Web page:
Sunday, November 8, 2009


I was asked recently to explain a little bit about music files, specifically MP3 files, in regards to quality.

The general idea was that the original files in the WAV format were over 100 MB in size, but after converting to MP3, the file size was reduced to only roughly 3% the original size. How can MP3 possibly be of any useful quality if it is so small?

As I know the inquisitive nature of the requester, I began by explaining some of the basics of the MP3 digital music file as we use them today:

*** Please be aware, this is not an 'official guide to audio files'. The info I am about to present has omissions and inaccuracies to the true nature of the audio file. I am trying to represent an easily understood theory.***

Firstly, todays digital music is saved, as with all 'computer' files, in binary on your Hard Drive, however, since most operating systems report file sizes in those magical B's we see so often (KB, MB, GB and so on), I chose to work with MB as was used in the original request. I explained the basic idea that the music files had to be 'stored' in these individual pieces of data, with each piece able to produce it's own sound.

So, a full song is comprised of a collection of the above noted pieces of data played one after the other in the correct order. This should have you thinking about two things: how many pieces do you need and how big are they?

The term Sample Rate is used to explain how many pieces there are in a song. Most common for CD quality MP3 music is 44.1KHz. What this means is that 44100 times per second a Sample of sound is stored or played back. As you may have guessed, the larger the number the smoother the audio will playback.

It is important however to keep in mind that depending on the source, you can only increase that number so far before it starts to store empty sound. I explained using a highway scenario:

Pretend your job is to take a picture of one spot on a highway so that you can count cars; lets pretend that 1 car passes every 2 seconds, now lets say that you take your picture every 1 second, the result would be that half of your pictures do not have cars in them. You would end up spending a lot of time and effort looking at empty data, kinda wasteful.

 So to answer our first question, for CD quality MP3 sound, we are looking at 44100 pieces of data for every second of audio playback.

 If the thought of so many pieces is daunting to you, please make sure you are sitting now. What we have to do now is apply a size to the pieces. We call this Bitrate. Bitrate is measured in bits per second. CD quality MP3 sound runs at 128000 bits / second. This means that our pieces above are approx. 2.9 bits each.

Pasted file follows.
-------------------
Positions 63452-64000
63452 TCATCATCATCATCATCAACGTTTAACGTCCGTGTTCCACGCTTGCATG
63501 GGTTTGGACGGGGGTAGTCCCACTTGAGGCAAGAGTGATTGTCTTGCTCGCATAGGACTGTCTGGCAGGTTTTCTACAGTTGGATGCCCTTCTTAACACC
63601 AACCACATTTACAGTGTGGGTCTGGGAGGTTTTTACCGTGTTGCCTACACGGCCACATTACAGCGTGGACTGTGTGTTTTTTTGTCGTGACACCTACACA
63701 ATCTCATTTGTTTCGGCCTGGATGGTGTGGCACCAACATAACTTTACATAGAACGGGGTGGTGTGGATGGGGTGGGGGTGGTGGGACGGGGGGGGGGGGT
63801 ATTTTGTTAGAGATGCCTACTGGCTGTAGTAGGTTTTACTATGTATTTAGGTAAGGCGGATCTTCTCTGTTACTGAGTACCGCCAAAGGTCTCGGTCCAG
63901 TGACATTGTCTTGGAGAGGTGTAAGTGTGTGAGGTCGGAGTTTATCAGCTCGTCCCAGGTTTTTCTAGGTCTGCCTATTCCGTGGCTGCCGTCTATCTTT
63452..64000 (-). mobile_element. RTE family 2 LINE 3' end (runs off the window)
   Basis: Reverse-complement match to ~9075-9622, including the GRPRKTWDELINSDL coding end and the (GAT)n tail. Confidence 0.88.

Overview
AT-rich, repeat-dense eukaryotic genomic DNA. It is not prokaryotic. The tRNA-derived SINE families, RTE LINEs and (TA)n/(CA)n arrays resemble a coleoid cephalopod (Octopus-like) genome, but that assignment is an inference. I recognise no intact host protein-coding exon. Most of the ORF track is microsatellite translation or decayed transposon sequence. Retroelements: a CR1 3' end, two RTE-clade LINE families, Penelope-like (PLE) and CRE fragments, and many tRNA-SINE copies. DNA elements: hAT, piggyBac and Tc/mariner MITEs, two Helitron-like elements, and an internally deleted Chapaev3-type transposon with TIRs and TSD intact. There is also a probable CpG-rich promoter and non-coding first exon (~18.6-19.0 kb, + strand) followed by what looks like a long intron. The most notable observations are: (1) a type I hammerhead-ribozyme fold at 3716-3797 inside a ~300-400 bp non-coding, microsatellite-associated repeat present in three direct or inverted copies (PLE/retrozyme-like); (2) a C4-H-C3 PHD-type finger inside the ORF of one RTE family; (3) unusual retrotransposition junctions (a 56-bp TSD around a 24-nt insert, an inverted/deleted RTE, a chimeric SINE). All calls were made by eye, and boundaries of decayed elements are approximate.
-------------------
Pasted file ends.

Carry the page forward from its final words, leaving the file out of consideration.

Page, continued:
Those afraid of math jump ahead a bit.....

A three minute thirty second song will be comprised of 9261000 pieces (Samples) of sound. If each piece is worth 2.9 bits, then the whole song is worth 26856900 bits, thats 3357112 bytes, or 3.2 MB.

OK, now you have a rough idea of how an MP3 file size is determined. I will throw at you that there are further components to it all. I will not try to explain them, they are far too complicated to answer the question at hand.

Now that I have walked you around in circles a little while, I can explain that the WAV format (as with a few others) is what we call an uncompressed format. What this means is that the file is saved in it's truest form with no regard for file size (KB, MB...) and is played back by simply reading the file bit for bit. MP3 is one of many compressed formats. This means that a specific mathematical algorithm has been applied to the file as a means to reduce it's file size. MP3 file compression also crops the sound a little bit for us, often eliminating sound that falls outside of the human audible sound range.

There are other types of compression out there, the theory of one I had used to try to really simply explain compression. Lets say you have the number 000000100000000000000000011111111111111.00000.  You could store it as you see it (like WAV) or you could break it down: the leading 0's and the 0's after the decimal are not needed, cut them, and the same digit appears a number of times in a row, so the compressed version you store is: 1(18-0's)(14-1's).  Uncompressed is 45 characters, compressed is only 17 characters.

Again, the above is NOT really how compression works, but merely an explanation of how it could work.

There you have it, if you were able to keep up with the rambling above and connect all the dots, you understand it all.

MP3 files use compression and cropping to reduce file size. As long as you maintain the equivalent settings (Sample Rate and Bitrate) as the original, a minimal reduction in sound quality is to be expected.

For advanced audiophiles and regular listeners expecting truly high quality sound, MP3 does have it's losses, but for the average MP3 device, using regular earphones for example, little to no issues are to be expected.

I like to use the MP3 format at 44.1KHz and 320 Kbps.

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